Like most other states, New York has varying levels of charges for selling drugs. Those charges largely depend on the amount of drugs sold over a certain period. Perhaps the most serious charge is that of trafficking. In New York, a conviction for operating as a major trafficker is a class A-I felony. That means it carries a sentence of between 15 and 25 years in prison.

What makes a trafficking different from other drug charges? There are a few important distinctions. To be considered a controlled substances trafficker, an accused must meet one of three criteria. The first is that he or she must be the director of a controlled substance organization. That organization must have sold at least $75,000 worth of controlled substances over a 12-month period.

Woman charged for drunk driving twice in the same day

On Oct. 25, a 26-year-old New York woman was charged twice for drunk driving in a span of three hours. When she was pulled over the first time, the woman had reportedly just left a Halloween party and was driving in the dark with no headlights on.

After police conducted the first traffic stop on Buffalo Road, the woman's blood alcohol content was determined to be .11 percent. The woman was picked up by a friend after receiving a DWI charge. Just under three hours later, police stopped the accused woman for drunk driving a second time. This time, her blood-alcohol content was found to be .09 percent, still over the legal limit of .08 percent. She received another charge for DWI.

Police search for 1 man ends with 3 people in custody

Three people in New York received various drug charges while authorities were executing an arrest warrant for one man on Oct. 20. According to a media release from the New York State Police, troopers were looking for a 27-year-old man when they visited the home of a 37-year-old man in Plattsburgh. As a result of what was found in the residence, both men and a 23-year-old woman were all taken into custody.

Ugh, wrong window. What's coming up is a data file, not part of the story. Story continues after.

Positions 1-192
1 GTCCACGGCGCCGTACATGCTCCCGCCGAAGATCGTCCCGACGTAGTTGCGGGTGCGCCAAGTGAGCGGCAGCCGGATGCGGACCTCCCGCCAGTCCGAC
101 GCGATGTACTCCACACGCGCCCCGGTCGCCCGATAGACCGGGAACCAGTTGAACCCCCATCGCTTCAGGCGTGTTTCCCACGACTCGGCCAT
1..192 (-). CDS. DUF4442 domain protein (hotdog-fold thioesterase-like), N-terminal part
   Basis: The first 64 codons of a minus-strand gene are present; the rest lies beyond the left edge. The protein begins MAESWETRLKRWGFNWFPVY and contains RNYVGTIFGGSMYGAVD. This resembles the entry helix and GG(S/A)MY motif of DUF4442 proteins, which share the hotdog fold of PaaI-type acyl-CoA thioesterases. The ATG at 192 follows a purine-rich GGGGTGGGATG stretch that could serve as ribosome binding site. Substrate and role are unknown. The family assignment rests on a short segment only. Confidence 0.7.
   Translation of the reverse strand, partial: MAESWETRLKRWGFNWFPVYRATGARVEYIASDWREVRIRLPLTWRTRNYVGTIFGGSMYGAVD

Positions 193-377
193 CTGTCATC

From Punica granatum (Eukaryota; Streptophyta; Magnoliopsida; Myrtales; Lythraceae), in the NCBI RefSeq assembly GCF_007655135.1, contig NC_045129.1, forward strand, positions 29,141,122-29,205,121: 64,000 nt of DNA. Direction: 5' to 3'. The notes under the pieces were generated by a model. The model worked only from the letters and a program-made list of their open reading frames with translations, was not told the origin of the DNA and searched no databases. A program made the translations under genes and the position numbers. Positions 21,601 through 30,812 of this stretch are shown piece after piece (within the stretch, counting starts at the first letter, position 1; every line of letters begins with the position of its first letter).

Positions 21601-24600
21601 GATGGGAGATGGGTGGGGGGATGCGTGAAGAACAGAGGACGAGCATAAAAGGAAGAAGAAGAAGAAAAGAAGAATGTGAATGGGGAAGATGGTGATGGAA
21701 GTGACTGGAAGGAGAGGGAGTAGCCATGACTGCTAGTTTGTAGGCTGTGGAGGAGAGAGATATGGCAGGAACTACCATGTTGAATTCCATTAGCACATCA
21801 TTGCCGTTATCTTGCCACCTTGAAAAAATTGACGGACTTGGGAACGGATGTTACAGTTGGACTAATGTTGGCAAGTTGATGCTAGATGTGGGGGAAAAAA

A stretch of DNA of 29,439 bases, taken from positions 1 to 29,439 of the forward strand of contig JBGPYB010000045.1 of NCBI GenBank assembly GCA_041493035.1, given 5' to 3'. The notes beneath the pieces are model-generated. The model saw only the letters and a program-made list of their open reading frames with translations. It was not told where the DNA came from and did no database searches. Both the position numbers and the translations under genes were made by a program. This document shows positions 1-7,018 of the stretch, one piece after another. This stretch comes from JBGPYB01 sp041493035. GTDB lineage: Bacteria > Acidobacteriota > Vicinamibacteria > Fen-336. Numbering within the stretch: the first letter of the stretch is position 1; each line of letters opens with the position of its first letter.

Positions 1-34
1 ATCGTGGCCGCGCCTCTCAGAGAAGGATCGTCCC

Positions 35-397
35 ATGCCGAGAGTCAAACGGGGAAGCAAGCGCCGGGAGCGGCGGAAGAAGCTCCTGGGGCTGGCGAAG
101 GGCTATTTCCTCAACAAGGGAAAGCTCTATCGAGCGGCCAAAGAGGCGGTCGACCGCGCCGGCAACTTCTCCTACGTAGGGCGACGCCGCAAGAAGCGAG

When troopers visited the home on Rugar Street, they allegedly discovered hypodermic needles and several alleged precursors to meth, including Sudafed and ammonium nitrate. All three of the individuals were arraigned at Town of Plattsburgh Court for a drug charge of unlawful manufacturing of methamphetamine in the third degree, unlawful possession of marijuana and criminal use of drug paraphernalia in the second degree as well as various counts for criminal possession of a controlled substance. The accused woman received an additional charge for criminal tampering with physical evidence.

Man charged for felony after making suicide threats

On Oct. 22, a 25-year-old man in New York was taken into police custody after his mother reported that he was threatening to kill himself. Before the man was handed a felony charge for tampering with physical evidence, a standoff had reportedly taken place at his apartment the night prior. The standoff lasted several hours, was conducted by multiple agencies and involved the use of the bomb squad's remote-controlled robot.

After reports came in about an armed man who was talking about committing suicide, officers visited the man's apartment in the Town of Union. Believing that the man was on the second floor, officers tried to negotiate with him. When they heard no response, a remote-controlled robot was sent up into the apartment, and officers determined that the apartment was empty.

Definition of insurance fraud

According to state law, people can be found guilty of insurance fraud if they knowingly include any false information during the preparation or presentation of an insurance claim. However, New York residents may not know that insurance fraud may also include the purposeful concealment of any information used for an insurance claim. In these cases, false information or concealed information usually comes in the form of written statements.

People may also face insurance fraud charges for knowingly withholding information or including misleading information while applying for an insurance policy. This includes insurance policies dealing with private health care coverage or health care coverage sponsored by the government.